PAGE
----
Chief Executive Carrie Lam stated that the bill on extradition that led to the violent protests in the city has been withdrawn.
The South China Morning Post reported earlier in the day, citing a source, that Lam would announce the decision to formally scrap the extradition bill on Wednesday in a bid "to cool down the atmosphere".
"The chief executive started to change her mind after meeting with 19 city leaders two weeks ago. She heeded their views on how to de-escalate the tensions", another source specified.
Even though the government has pledged to suspend the legislation, people are demanding that it be withdrawn completely.
Protesters, who have been taking to the streets since early June, have five demands for the government, while the withdrawal of the bill, which would allow extradition to mainland China, is the first and most important of them.
They also call on the government to stop qualifying 12 June rallies as mass unrest, to release all previously detained protesters, to conduct an independent investigation into law enforcement actions during the demonstrations, and to hold direct general elections.
Too Little and Too Late
According to Sourabh Gupta, an Asia-Pacific strategic and economic policy specialist, the protests "will exhaust themselves" and stop by autumn.
"There is growing disenchantment in society at large with the strong-arm tactics of some protestors, and the general view is that the message that needed to be sent to the HK government has indeed been delivered. So time to gradually wind down and heal."
"Government concessions will not aggravate unrest. Rather, it will sideline the extremist and violent fringe among the protestors, who sense that the clock is ticking against them and feel the need to keep perpetrating violence so as to provide oxygen to their movement."
According to Dr Joseph Cheng, Professor of Political Science at the City University of Hong Kong, the decision to scrap the bill won't help to ease the tension and stop the mass rallies.
"Basically, the pro-democracy movement finds the proposal from Carrie Lam far too little and too late. Certainly asking her to resign and demanding democratic elections is a very tall order and Beijing won't probably agree to that, but even ordinary moderate Hong Kongers want to see an independent commission of inquiry set up", he explained.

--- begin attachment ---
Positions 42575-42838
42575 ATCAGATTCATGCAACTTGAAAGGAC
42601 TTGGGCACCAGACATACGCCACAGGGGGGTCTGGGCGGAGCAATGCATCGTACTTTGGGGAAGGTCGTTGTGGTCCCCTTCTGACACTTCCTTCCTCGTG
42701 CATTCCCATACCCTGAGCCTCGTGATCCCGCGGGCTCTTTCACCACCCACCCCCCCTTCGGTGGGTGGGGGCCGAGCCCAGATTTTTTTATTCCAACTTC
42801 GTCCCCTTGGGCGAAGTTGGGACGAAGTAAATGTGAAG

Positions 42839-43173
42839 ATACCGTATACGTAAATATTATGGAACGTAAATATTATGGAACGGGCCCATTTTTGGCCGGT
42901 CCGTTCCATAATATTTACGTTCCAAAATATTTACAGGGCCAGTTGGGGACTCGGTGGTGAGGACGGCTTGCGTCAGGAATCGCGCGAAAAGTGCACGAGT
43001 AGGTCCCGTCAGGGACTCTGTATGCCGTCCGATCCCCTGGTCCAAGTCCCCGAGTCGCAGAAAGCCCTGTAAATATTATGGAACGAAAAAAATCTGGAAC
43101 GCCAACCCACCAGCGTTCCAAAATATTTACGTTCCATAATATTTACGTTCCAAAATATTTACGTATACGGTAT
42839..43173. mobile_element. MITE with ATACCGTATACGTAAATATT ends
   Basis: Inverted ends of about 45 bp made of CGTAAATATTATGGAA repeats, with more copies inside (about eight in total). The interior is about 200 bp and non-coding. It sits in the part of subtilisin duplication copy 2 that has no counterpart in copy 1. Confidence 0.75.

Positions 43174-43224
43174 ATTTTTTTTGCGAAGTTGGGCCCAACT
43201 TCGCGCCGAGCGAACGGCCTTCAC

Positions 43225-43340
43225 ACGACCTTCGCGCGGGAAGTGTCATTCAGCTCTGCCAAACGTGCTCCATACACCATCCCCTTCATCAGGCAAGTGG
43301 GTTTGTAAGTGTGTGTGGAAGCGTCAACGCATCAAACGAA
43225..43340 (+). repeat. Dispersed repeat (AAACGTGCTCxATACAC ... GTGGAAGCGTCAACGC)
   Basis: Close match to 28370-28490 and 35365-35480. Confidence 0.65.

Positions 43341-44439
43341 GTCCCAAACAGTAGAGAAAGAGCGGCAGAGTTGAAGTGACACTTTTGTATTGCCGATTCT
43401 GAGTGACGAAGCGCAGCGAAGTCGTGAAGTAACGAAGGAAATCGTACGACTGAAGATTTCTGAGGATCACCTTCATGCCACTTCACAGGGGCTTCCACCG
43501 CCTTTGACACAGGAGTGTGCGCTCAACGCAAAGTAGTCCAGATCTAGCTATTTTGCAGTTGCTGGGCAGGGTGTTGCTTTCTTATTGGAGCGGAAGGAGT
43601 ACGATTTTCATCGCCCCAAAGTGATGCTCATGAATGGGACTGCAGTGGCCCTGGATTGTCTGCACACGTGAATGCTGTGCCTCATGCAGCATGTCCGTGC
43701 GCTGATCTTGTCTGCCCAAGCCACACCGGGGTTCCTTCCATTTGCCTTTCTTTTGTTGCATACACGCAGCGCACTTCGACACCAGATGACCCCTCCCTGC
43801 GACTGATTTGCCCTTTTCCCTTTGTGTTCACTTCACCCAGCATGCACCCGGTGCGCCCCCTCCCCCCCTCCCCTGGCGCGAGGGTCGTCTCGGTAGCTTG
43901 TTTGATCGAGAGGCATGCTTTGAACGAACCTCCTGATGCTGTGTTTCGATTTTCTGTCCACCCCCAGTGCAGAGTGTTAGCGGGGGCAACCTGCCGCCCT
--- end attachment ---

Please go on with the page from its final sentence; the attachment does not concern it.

"So in the absence of this independent commission I don't think people would accept what Carrie Lam proposed. Protests will probably continue and Hong Kong authorities will continue crackdown on demonstrators. It is expected that more demonstrators will be arrested. It is unfortunate that we do not see a solution at this stage", Cheng concluded.
Adam Ni, a China researcher, has commented on the matter, saying that the latest move by Carrie Lam and her government is not going to change the public sentiment.
"I think the latest concession that Carrie Lam and her government have made would not significantly change public sentiments and public demands. The reason for that is because over the last 13 weeks we’ve seen mass protests in HK escalate. And the movement itself has changed gears and shifted focus from one that is very much based on a narrow demand for the government to withdraw the extradition bill to one that has transformed to wider movement with five demands. With the formal withdrawing of the extradition bill being one of the five."
"I think given that the protest movement has changed dramatically since the early days of June when it started, the latest move by Carrie Lam and her government is not going to change the public sentiment. I think it is a good sign that the government is willing to compromise but my feeling is that it is a tactical step by the HK government and the Beijing government."
"But it is not going to really change the strategy to reach a compromise with protestors. I think the protests will continue. The latest concession will embolden protestors to keep pushing because the fact that the government withdrew the bill indicates that the pressure does work. I think this is the lesson the protestors will get from this and the protests will continue."
I think at the bare minimum Carrie Lam needs also to establish an independent commission of inquiry into police conduct. Because police violence, mass arrests as well as other police conduct is the focus of public concern. So the media has very actively been reporting on that and we’ve seen the police use force in such a way that would be considered inappropriate and illegal. That is a big focus of public attention now.
The protests are likely to be emboldened by the limited victory. This will embolden them to push further. The nature of the movement is different. It has gone from the simple narrow focus to a wider set of demands. If Carrie Lam had made a concession in the early days of protests it would look very differently. I’ll characterise this situation as simply “too little too late”.
HK can’t go back to the way it was in June. The extradition bill was the fuse, set off this round of earthquakes in the unfolding crisis. There is no way of going back. I think Carrie Lam and Beijing need to recognise that tough line tactics are sowing the seeds of future conflict and resentment. It is contributing to a long-term challenge. Beijing is losing the hearts and minds of young people. Beijing and HK are losing credibility, losing support.
At the bottom of that, there is the idea that the problem is not just with the bill or police conduct. The problem is with rot and erosion of HK political system. It is a structural problem that can only be fixed by new structural change instead of cosmetic changes.
The views expressed in this article are solely those of the speakers and do not necessarily reflect the official position of Sputnik.